We have owned our house for 12 months now, and I’ve been working out of the new workshop for the past 10 of those. Which is good amount of time in which to get a feel for a work space, and to make any necessary adjustments. Although far from fancy, my current workshop is perfect for my needs; being handtool led I don’t need acres of space, and the 17′ x 11′ footprint is plenty big enough.
I wrote about the first round of workshop improvements back in March last year, and since then I have undertaken a second phase of work to facilitate better working, and to ensure it is a pleasant (and safe) environment to work in.
Firstly weatherseals were fitted to the bottom and top of the up-and-over door. This has had a significant improvement in keeping the elements (and endless leaves off our 3 storey tall lime tree) out of the shop, as well as keeping heat in – all of which have been very welcome this winter.
A new small shed in the garden has provided ample storage space for the usual mess of gardening equipment (and the BBQ) that would otherwise pile up in the workshop, and means that the only non-woodwork equipment now in the workshop is my bike.
As I commented last March, the one area where the workshop was really lacking was in terms of lighting and power sockets, with only a single lightbulb and a solitary double socket representing the full extent of getting electrons into the shop. Now raking light is rather wonderful, but on wet and dark evenings I used to find myself reduced to practically no light, which is rather less wonderful (or safe). So the biggest upgrade to the workshop was the introduction of a spur off the main fuseboard in the house, leading to a separate fuseboard in the shop itself. This now powers two 4′ florescent strip lights, a small heater, and 6 double wall sockets, giving me all the light, power and warmth I could ever need.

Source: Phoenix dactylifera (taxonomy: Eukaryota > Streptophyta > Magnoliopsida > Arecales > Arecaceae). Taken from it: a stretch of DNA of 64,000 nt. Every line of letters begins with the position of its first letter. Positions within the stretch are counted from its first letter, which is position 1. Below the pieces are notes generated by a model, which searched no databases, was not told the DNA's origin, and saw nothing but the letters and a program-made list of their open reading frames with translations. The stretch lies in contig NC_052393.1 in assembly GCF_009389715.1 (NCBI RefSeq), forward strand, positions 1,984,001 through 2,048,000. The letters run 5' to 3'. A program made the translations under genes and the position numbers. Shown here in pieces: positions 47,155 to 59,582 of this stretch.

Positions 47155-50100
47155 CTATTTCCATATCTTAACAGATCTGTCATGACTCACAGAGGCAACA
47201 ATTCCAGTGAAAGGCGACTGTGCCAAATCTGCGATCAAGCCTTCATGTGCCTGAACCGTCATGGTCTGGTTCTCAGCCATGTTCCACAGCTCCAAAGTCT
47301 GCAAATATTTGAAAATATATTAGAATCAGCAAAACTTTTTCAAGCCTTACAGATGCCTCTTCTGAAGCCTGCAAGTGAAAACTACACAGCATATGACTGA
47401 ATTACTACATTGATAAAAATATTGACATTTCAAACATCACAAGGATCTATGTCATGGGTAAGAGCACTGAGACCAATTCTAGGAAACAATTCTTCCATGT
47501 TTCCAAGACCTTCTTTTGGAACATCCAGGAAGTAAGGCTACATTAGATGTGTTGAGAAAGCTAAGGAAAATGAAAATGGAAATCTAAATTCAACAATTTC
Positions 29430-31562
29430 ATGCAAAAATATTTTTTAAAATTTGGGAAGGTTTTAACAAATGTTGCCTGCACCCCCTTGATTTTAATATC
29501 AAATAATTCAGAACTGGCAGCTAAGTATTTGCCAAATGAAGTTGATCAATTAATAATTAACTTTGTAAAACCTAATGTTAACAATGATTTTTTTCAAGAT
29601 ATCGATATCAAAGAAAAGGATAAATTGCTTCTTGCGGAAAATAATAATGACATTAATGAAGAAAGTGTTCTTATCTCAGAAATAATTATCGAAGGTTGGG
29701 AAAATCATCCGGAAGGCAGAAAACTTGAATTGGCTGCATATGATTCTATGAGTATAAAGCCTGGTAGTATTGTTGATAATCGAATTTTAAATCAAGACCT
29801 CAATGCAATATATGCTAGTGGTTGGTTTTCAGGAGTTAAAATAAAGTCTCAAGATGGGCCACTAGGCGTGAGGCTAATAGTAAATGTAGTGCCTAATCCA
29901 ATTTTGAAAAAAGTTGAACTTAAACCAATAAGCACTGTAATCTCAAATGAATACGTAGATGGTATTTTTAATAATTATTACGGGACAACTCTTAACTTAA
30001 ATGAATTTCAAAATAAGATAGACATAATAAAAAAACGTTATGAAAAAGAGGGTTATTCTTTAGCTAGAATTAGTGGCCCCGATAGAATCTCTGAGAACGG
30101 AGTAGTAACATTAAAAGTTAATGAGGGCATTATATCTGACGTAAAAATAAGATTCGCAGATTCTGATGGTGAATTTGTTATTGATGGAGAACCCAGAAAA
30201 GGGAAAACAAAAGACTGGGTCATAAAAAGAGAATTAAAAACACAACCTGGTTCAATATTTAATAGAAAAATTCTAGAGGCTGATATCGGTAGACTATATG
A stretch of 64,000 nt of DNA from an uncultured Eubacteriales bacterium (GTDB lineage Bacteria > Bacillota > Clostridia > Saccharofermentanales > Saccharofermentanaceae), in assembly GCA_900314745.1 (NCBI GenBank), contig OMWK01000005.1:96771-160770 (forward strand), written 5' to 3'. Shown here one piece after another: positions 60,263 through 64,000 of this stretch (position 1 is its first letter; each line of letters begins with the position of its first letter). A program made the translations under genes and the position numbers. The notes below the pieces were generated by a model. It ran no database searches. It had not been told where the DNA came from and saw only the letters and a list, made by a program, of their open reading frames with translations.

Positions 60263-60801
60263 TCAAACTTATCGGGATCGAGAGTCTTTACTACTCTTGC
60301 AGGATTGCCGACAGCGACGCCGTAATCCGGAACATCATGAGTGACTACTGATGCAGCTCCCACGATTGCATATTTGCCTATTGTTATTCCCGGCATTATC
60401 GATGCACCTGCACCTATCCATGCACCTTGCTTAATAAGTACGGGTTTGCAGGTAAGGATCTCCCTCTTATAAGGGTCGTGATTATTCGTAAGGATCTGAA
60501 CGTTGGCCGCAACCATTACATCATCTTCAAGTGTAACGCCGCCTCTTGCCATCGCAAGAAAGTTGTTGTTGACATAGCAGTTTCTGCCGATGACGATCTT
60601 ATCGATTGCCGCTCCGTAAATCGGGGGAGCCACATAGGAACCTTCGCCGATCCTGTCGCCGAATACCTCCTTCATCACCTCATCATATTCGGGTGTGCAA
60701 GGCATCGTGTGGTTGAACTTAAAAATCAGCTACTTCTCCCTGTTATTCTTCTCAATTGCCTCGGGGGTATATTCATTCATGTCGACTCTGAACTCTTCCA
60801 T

My final upgrade was to install some wall fixings so that the thin panel gluing jig and solera could both hang from the wall (freeing up a great deal of floor space), and a simple board above my tool chest on which my shop apron, dustpan and brush, and deadblow mallet, could hang within easy reach of my bench.
These adjustments have definitely added to the experience of working in the shop, and the next round of workshop alterations will be mainly to refine what is already a very pleasant and practical space. I intend to build a wall-mounted clamp rack, and a Roy Underhill style nail cabinet. The big task will be to clear out the troublesome junk corner behind the bandsaw, where the go-bar station and my scrap bin currently reside. My plan for this corner is to build a 4′ knockdown Nicholson bench, which will also be invaluable for EWS 2017 (I’m hoping to exhibit there again, and 4′ is the maximum length I can fit in my trusty Kia). The drillpress and go bar station will sit on the KDN bench, and that bench will also double up as an assembly bench when needed. I am also toying with the idea of installing a dust extraction system (possibly a Microclene extractor) above the rafters.
A workshop, very much like a tool chest, is never really complete, but my current space is evolving quite nicely.